Dave Brock joins Art Petty on the Leadership Caffeine podcast to talk about the state of sales management and selling in this turbulent, technology-driven world.
A one-of-a-kind professional development experience for managers seeking to strengthen personal and group performance starting in January 2020. Join leadership expert, Art Petty, for The Experienced Manager program where we blend live-online plus coaching plus e-learning to support your personal-professional development and growth.
This is the single best discussion I've ever had on pursuing high-performance as an individual! I can't say enough good about my interview with Marc Effron and the science-backed content in his new book, 8 Steps to High Performance: Focus on What You Can Change (Ignore the Rest).
When was the last time you read a book or attended a training session on Situation Awareness (SA)? Unless you work around the military, aviation, or in crisis management situations, chances are the answer is never. That's a mistake. Increasingly, I see what I interpret as the skills to assess, understand, project, and act based on that analysis as a critical set of behaviors for leaders at all levels.
Unless you're in a start-up or small business, it's impossible to have everyone in the firm physically "in-the-room" for strategy sessions. However, using a strategy-as-a-continuous-process approach, it is possible and desirable to involve everyone in the work of strategy from ideation to execution. But first, you've got to re-plumb the trickle-down strategy process approach to something significantly more inclusive.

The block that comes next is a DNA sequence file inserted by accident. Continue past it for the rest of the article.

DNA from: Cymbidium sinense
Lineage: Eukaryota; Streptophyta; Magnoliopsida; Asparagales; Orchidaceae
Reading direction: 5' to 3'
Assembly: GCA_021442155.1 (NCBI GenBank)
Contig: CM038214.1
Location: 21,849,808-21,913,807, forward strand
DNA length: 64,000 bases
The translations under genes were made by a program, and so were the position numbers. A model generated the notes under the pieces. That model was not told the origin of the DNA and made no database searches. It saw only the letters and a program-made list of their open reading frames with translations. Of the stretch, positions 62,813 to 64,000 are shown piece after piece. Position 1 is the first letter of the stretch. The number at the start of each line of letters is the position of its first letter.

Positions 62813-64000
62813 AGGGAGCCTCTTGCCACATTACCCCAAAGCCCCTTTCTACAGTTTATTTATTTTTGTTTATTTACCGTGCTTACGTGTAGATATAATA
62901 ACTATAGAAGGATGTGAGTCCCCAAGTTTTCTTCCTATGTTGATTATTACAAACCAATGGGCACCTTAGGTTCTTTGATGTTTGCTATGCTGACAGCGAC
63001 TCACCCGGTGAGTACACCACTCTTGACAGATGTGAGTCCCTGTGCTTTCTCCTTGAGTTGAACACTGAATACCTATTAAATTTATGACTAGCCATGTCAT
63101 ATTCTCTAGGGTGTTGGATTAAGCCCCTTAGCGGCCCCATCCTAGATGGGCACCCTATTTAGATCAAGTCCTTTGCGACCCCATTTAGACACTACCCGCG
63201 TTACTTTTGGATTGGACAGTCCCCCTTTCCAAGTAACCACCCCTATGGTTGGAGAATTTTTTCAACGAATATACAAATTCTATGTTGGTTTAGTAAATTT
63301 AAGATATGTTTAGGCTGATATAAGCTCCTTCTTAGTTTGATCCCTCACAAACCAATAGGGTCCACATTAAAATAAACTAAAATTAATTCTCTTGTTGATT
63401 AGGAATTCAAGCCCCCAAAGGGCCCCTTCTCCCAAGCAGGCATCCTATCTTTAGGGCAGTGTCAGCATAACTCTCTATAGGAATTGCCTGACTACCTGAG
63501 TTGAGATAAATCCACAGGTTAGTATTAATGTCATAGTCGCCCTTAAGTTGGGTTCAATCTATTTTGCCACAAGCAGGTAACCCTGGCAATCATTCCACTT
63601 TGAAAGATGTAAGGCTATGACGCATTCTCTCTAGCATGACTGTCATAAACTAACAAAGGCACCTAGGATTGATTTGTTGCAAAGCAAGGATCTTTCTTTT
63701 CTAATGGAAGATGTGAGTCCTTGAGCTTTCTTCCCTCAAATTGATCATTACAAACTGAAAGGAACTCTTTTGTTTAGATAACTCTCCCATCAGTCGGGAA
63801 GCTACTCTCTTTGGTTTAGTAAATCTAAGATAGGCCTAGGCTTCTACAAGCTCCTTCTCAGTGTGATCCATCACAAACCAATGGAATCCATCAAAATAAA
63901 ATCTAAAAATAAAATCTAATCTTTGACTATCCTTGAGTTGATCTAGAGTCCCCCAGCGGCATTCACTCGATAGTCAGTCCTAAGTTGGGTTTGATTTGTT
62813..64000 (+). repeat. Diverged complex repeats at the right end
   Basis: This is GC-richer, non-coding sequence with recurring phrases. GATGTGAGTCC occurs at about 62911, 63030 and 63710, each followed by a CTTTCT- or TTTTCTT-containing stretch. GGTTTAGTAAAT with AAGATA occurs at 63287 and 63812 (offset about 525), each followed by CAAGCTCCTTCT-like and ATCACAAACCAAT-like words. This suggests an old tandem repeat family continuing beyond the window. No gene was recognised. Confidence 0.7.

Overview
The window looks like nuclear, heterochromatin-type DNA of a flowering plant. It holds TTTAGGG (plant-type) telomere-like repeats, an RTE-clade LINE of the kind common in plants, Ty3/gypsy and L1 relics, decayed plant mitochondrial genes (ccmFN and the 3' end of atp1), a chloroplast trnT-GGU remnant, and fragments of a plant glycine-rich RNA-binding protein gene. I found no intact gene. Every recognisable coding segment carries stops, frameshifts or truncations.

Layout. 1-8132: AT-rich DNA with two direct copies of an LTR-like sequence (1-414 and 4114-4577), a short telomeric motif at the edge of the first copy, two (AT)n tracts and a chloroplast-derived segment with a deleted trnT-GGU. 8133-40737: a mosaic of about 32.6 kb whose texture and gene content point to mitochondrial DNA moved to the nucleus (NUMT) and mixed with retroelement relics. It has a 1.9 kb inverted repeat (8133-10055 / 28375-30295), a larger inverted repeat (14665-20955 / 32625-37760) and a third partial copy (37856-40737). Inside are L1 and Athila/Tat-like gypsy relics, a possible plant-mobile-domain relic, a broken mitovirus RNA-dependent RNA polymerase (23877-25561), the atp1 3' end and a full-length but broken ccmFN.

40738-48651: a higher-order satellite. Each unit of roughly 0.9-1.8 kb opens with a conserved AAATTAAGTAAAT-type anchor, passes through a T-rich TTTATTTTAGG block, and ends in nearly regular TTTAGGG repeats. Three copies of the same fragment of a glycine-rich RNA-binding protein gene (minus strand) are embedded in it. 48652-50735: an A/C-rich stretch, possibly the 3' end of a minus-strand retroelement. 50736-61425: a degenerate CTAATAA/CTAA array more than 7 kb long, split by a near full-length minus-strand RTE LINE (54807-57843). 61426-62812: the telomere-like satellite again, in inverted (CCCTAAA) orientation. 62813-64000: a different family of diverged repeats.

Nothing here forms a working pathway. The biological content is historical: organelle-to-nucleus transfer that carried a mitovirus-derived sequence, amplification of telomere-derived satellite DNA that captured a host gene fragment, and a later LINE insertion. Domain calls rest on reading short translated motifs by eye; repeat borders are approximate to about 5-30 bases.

The best partnerships in my experience involve deep integration of business processes, including development, sales and marketing, and customer service, all aligned around a clear audience and strategy. Inherent in this process is the need for you to invest time and money, for people, product, promotion, and programs.
While there may be a variety of x-factors that contribute to the most successful teams (observation isn't causation), how they communicate and ultimately collaborate is at least part of the equation for success.
There’s a loud ring of truth to the old saw: “Culture eats strategy for lunch.” However, sometimes, the culture needs to evolve, or everyone is at risk of ending up hungry at lunchtime.
The conversations I genuinely worry about are the ones that aren’t taking place. As a leader, just thinking about what’s not getting talked about should scare the daylights out of you.
The gravitational pull of the status quo is powerful in every organization. It takes rebels and rebellion to change. While breaking the rules always comes with risk, learning to guide others through constructive rule-breaking in pursuit of needed changes is a great way to grow your success.